Coppinger moves up in class

ORIOLES NOTEBOOK

June 05, 1995|By Buster Olney | Buster Olney,Sun Staff Writer

Rocky Coppinger, the Orioles pitching prospect who has dominated in the minors this year, threw a 3-0 shutout in his first start for Double-A Bowie at Reading yesterday.

Is it completely absurd to think that Coppinger, who went 7-1 with a 1.57 ERA at Single-A Frederick before being promoted last week, could be with the Orioles by the end of the year?

"No, not completely absurd," said Syd Thrift, the Orioles farm director. "It's not normal, but it's not absurd."

It's not normal, but then neither is Coppinger.

"He's got two above-average pitches," said Thrift, referring to Coppinger's fastball and slider, "that he can throw on the black [of the plate]. He can do things that it takes most pitchers years to learn how to do."

For example: Coppinger, a right-hander, already has mastered the art of what is called going up the ladder, one fastball just slightly higher than the previous fastball. Hitters have a tendency to chase pitches going up the ladder.

By promoting him to Double-A last week, the Orioles have put themselves in a position to get him to the big leagues by late August or early September if he continues to impress. He could be in Double-A until the All-Star break and then be promoted to Triple-A Rochester until the end of August.

If the Orioles, who are looking for a No. 4 and No. 5 starter to establish themselves, are still looking then, Coppinger could get a shot.

Orioles scouting director Gary Nickels said it's "possible" that Coppinger could handle the jump to the majors.

"He stepped into Double-A today and it didn't faze him," Nickels said.

"That's one of the things you like about him -- he's a bulldog, a tenacious type of competitor."

Arbitration irks McDonald . . .

Ben McDonald's arbitration case will be heard this morning at a local hotel, and he will be there. About nine hours later, after listening to Orioles representatives try to convince an arbitrator why McDonald should be paid $3.2 million instead of the $4.5 million he has asked for, he starts against the Seattle Mariners.

"You might've guessed it would fall on a day I pitch," McDonald said, "and that complicates the process. . . . I wish it never came to this."

There have been no negotiations on a possible settlement. "That's what's aggravating for me," McDonald said. "We've always worked for an agreement in the past. This time, it's like we're forced to go to arbitration because of the lack of negotiations on their part. . . . Maybe it's a new stance they're taking."

McDonald says he thinks he will win. "I think without a doubt we've got a lot better issues to bring up," he said. "It's pretty clear when you look at the case."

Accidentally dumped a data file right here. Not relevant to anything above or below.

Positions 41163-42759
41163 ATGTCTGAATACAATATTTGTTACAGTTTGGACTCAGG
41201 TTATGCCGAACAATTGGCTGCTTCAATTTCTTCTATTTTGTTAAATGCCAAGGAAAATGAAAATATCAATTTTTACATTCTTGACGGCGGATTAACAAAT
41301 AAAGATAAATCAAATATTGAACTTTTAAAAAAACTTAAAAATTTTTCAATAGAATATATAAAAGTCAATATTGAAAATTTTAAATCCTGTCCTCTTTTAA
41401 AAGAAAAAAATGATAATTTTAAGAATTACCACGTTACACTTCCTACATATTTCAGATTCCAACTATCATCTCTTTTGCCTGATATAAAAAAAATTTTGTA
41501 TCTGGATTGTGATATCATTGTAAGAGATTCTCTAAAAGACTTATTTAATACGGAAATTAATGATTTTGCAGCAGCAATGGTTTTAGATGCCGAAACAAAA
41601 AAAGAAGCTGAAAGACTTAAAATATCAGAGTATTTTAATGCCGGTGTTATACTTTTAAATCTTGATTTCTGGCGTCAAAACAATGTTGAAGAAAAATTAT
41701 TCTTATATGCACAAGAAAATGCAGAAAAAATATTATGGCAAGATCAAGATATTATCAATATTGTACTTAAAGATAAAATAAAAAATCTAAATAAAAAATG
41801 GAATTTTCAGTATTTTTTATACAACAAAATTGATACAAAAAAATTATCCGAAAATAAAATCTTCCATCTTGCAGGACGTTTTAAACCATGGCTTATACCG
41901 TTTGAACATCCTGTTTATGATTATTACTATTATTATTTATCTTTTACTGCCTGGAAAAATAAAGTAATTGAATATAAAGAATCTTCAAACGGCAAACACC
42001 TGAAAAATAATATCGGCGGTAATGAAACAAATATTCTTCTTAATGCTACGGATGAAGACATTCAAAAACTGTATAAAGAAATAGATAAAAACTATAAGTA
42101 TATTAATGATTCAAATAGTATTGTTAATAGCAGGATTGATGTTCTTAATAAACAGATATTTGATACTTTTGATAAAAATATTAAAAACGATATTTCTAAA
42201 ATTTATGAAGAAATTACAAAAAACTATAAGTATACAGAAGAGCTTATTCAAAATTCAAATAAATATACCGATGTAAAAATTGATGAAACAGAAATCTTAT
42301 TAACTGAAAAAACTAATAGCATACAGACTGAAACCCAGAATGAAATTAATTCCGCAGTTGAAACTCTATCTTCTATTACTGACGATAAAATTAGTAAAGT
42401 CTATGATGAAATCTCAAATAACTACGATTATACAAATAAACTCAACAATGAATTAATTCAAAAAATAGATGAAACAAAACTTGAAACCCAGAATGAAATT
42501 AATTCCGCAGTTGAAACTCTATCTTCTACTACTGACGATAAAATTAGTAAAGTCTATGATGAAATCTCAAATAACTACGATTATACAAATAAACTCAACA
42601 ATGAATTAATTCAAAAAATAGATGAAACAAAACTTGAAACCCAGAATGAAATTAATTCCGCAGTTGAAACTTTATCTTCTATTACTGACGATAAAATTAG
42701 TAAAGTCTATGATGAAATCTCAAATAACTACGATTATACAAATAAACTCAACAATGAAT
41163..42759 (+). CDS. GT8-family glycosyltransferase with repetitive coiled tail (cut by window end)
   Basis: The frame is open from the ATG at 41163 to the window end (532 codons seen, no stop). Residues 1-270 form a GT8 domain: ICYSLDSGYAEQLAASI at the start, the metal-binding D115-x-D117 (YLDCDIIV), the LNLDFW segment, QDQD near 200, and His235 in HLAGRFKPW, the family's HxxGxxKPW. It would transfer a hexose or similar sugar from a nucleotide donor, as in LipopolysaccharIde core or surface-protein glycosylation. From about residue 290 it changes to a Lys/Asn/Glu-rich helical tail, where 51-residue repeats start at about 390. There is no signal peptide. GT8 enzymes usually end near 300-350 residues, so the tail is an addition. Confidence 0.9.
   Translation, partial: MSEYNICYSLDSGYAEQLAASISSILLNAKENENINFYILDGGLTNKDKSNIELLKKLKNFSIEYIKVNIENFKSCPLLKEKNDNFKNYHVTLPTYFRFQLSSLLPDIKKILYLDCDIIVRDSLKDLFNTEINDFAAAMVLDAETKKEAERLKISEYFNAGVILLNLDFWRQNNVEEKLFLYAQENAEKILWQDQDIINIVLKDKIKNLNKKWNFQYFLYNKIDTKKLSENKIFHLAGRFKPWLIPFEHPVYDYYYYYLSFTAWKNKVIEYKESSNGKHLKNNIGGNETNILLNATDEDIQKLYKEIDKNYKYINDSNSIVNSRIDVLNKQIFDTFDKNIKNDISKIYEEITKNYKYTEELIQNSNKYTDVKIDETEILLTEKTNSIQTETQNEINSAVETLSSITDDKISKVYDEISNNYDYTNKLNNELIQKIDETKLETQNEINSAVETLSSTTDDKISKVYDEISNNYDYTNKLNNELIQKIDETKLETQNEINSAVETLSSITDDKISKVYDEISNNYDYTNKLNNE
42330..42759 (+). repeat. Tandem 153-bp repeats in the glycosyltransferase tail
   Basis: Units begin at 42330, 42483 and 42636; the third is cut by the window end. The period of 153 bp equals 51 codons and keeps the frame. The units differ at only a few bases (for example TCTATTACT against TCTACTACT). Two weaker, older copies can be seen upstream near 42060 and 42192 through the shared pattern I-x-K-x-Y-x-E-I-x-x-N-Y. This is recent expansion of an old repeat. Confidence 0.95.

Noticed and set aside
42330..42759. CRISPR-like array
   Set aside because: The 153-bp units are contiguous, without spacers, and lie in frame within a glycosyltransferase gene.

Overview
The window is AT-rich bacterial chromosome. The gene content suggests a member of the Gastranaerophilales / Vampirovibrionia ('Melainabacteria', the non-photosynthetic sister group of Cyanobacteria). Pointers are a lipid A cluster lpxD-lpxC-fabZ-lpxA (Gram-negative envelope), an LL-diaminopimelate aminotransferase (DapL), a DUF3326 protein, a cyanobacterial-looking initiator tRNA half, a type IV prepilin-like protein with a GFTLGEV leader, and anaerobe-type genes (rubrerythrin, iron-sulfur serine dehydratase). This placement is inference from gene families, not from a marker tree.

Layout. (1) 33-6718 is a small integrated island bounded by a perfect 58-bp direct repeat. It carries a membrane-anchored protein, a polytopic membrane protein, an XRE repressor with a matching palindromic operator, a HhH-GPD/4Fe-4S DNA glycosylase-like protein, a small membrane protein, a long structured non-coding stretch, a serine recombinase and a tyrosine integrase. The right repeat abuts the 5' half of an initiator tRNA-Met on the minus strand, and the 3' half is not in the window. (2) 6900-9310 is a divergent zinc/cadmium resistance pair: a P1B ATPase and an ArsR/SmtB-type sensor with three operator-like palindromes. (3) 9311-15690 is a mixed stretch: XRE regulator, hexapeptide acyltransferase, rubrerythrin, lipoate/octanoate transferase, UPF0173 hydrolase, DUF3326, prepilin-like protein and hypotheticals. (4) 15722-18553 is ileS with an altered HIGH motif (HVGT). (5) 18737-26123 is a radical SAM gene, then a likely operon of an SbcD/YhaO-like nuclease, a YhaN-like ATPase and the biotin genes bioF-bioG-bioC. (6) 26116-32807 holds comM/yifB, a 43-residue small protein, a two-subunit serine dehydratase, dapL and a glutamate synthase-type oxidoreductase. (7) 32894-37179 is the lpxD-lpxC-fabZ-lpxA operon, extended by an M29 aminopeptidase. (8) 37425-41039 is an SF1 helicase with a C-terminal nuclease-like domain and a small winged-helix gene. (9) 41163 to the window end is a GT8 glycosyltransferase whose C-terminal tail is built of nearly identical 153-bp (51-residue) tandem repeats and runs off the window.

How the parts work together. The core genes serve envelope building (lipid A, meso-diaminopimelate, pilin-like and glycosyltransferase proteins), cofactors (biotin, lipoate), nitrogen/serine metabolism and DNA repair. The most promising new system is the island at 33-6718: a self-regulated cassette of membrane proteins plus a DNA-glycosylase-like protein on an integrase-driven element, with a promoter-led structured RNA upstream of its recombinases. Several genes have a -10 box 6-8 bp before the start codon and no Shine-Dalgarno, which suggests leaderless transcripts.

But he acknowledged that "any time you go to arbitration, you take that chance of losing. Whether I win or lose, I'm still going to be upset. To me, it could've been avoided in the beginning. . . . For them not to call is a little hard to swallow."

McDonald has said numerous times that he would like to stay with the Orioles. Is this arbitration case making him reconsider that stance?

"It could have some bearing on a choice like that," McDonald said. "I don't know. I don't even like to think about the whole thing."

. . . as O's hold firm on Mussina

Mike Mussina's arbitration case will be heard June 22, if the Orioles and the pitcher don't agree to a multi-year deal before then. In negotiations Saturday between the team and Mussina's agent, the Orioles held firm on their offer of about $10 million over three years (with an option for a fourth year). The two sides will talk again tomorrow, when the Orioles may present a two-year offer.

Gomez lightens up, on scale

Leo Gomez, who has lost the third base job to Jeff Manto, has dropped a few pounds and that pleases Orioles manager Phil Regan. But Gomez remains unhappy that he is not playing.

"What's the difference?" Gomez said, referring to his weight loss. "I'm happy I lost weight, but so what?

"They didn't say anything last year about my weight when I was hitting. I really don't understand what's happening."

Gomez has met with Regan a few times and expressed his unhappiness -- although he agrees that Manto, who has played well, should stay in the lineup.

"I don't have a problem with that," Gomez said.

"He deserves to be in the lineup."

Nevertheless, Gomez says, he wants to play. "I don't want to come in and make money watching the games," he said. "I think the only thing I can worry about is getting ready to come in . . . when I get a chance."

That he did last night, going 1-for-2 with a two-run double last night, raising his average to .217.

Gomez started against Seattle's Randy Johnson on May 26 and went 0-for-4, then again four days later against California's Mark Langston. "It's not easy to not play for seven days and then face Randy Johnson," he said. "It's not easy to not play for four days and then face [Dennis] Eckersley [on May 25]. It's not easy to not play and then face Mark Langston. Nobody but nobody can do a good job playing once a week."

Baltimore Sun Articles
|
|
|
Please note the green-lined linked article text has been applied commercially without any involvement from our newsroom editors, reporters or any other editorial staff.